The history of science clearly reveals scientific consensus to be useless
Atheism is frequently promoted as a “scientific” belief system, but atheists would be well advised to abandon this line of propaganda in light of the fact that what constitutes science is in a constant state of flux. Biologist Lynn Margulis, winner of the U.S. Presidential Medal for Science, put it best in her book What Is Life?:
“…Science is asymptotic. [“asymptote” is derived from a Greek word meaning “not falling together.”] It never arrives at but only approaches the tantalizing goal of final knowledge. Astrology gives way to astronomy; alchemy evolves into chemistry. The science of one age becomes the mythology of the next.”
Those with a short-sighted view of the history of science are prone to overlook the fact that alchemy (which believed that metals such as lead could be turned into gold) and astrology were once considered scientifically respectable. In fact, as Margulis alludes to above, the scientific consensus of one age usually becomes the myth or superstition of the next age.
Science, alone, can provide no ultimate answers
Science alone cannot provide final answers to questions such as how life emerged from non-life. Rather, ontological or meta-scientific reasoning is necessary. Ontology is the branch of philosophy which asks the deep question, “What does it mean to exist or to be?” A question such as, “Is reality fundamentally mental/spiritual, or is reality fundamentally material?” is an ontological question, not a scientific one. Stephen C. Meyer holds a PhD in the history and philosophy of science from Cambridge University. In his book Signature in the Cell, Meyer discusses this fundamental ontological question which has been debated in the western world for centuries:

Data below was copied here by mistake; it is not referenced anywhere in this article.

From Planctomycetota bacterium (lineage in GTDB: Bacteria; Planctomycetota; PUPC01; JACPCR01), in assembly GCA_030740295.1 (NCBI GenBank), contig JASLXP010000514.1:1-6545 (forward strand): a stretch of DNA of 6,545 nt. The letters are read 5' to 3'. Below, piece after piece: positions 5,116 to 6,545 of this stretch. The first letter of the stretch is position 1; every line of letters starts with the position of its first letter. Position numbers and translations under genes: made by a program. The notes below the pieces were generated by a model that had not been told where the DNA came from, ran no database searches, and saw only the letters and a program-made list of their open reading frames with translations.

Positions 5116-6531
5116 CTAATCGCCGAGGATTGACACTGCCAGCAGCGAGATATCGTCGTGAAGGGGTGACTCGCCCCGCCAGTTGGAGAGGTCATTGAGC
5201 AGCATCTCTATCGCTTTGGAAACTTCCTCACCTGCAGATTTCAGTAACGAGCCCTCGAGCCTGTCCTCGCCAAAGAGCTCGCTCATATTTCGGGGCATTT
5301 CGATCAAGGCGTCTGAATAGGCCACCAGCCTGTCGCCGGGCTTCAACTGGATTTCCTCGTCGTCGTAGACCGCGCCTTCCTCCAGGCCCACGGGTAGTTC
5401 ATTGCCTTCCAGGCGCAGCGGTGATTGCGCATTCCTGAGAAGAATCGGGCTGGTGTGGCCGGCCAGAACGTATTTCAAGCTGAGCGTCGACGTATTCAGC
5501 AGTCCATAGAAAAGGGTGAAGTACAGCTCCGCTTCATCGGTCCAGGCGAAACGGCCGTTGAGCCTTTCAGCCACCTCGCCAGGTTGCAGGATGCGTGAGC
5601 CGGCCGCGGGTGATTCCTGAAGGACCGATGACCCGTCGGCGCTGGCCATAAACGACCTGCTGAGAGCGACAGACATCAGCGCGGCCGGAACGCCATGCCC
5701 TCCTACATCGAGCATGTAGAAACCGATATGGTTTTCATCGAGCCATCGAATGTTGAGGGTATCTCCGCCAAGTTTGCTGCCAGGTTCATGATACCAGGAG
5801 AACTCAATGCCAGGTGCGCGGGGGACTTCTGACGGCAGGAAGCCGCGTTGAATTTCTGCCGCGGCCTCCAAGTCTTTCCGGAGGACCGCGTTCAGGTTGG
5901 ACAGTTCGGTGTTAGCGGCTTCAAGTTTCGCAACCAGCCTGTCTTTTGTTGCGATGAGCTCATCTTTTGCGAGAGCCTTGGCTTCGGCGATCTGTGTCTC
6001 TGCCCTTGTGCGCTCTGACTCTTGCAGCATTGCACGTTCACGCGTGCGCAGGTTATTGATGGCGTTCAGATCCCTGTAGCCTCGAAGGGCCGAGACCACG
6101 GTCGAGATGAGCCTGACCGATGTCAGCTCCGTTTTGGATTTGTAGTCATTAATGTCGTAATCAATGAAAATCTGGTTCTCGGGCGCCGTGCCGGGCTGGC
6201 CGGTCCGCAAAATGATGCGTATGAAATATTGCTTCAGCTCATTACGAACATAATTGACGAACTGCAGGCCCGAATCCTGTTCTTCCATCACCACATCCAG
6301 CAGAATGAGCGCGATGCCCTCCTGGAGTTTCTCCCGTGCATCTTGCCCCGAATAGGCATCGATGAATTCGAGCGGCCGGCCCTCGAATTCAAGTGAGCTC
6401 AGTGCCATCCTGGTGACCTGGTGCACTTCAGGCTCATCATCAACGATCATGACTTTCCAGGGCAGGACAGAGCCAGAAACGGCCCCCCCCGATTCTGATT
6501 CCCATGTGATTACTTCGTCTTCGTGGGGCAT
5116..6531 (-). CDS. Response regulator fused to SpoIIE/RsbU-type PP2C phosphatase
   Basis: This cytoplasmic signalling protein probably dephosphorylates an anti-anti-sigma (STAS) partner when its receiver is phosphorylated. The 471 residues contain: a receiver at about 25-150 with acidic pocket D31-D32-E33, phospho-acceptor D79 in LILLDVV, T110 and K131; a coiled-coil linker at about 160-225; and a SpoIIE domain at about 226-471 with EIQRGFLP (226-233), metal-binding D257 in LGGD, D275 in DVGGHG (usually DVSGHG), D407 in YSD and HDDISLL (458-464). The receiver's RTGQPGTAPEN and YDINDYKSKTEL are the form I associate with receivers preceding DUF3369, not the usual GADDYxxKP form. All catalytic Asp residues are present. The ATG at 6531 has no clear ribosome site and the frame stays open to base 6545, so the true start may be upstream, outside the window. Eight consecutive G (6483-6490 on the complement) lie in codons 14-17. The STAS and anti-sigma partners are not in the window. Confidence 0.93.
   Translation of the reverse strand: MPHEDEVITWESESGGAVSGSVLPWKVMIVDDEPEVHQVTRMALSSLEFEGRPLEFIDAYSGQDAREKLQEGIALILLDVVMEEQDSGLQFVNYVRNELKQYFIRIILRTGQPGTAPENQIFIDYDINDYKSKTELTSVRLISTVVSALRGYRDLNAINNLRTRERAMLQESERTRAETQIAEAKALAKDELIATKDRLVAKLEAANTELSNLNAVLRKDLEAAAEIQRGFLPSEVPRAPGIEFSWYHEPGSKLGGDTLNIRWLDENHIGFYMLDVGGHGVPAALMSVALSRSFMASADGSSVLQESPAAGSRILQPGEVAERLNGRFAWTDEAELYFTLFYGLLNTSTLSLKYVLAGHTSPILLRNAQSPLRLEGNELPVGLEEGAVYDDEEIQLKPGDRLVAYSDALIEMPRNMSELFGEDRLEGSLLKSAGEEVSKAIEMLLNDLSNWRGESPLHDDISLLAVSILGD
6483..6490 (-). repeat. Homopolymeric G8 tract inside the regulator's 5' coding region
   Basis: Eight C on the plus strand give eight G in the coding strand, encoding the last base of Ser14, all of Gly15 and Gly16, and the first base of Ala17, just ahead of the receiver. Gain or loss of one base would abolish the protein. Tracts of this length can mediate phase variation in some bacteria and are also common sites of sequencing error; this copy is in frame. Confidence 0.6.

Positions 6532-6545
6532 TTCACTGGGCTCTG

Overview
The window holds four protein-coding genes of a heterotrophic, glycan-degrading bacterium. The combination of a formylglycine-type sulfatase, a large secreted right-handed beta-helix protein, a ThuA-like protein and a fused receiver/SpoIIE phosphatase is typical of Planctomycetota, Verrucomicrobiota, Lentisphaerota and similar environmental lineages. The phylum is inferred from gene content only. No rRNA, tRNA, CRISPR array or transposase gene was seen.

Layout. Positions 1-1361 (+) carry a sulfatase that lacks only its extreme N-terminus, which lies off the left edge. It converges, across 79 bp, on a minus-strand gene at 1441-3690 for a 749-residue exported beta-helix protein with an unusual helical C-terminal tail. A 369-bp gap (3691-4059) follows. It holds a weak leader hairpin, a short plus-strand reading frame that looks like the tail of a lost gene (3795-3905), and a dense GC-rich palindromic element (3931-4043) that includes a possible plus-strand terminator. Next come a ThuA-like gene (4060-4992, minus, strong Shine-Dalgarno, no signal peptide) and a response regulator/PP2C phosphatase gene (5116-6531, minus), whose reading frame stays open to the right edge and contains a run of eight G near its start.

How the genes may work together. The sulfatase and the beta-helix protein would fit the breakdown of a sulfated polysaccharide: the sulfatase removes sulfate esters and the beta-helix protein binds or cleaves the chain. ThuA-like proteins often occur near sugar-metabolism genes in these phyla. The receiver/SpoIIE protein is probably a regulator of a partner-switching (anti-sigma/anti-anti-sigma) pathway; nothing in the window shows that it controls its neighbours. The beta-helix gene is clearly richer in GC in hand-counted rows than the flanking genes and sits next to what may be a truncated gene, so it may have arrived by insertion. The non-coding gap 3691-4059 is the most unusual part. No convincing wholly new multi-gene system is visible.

“Since the time of the ancient Greeks, there have been two basic pictures of ultimate reality among Western intellectuals, what Germans call a Weltanschauung, or worldview. According to one worldview, mind is the primary or ultimate reality. On this view, material reality either issues from a preexisting mind, or it is shaped by a preexistent intelligence, or both…This view of reality is often called idealism to indicate that ideas come first and matter comes later. Theism is the version of idealism that holds that God is the source of the ideas that gave rise to and shaped the material world.”
“The opposite view holds that the physical universe or nature is the ultimate reality. In this view, either matter or energy (or both) are the things from which everything else comes. They are self-existent and do not need to be created or shaped by mind….In this view matter comes first, and conscious mind arrives on the scene much later and only then as a by-product of material processes and undirected evolutionary change. This worldview is called naturalism or materialism.”
(As a side note, please read Johns Hopkins University physicist Richard Conn Henry’s meta-scientific argument for reality being mental/spiritual—-which uses science as a staring point—-in his article titled The Mental Universe).